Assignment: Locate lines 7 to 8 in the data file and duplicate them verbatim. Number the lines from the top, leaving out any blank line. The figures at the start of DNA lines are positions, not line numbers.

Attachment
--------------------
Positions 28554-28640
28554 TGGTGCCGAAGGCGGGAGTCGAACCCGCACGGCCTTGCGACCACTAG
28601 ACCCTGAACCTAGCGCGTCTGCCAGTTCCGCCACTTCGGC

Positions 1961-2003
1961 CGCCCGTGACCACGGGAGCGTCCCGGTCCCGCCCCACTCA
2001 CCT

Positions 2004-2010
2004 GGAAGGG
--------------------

Positions 2004-2010
2004 GGAAGGG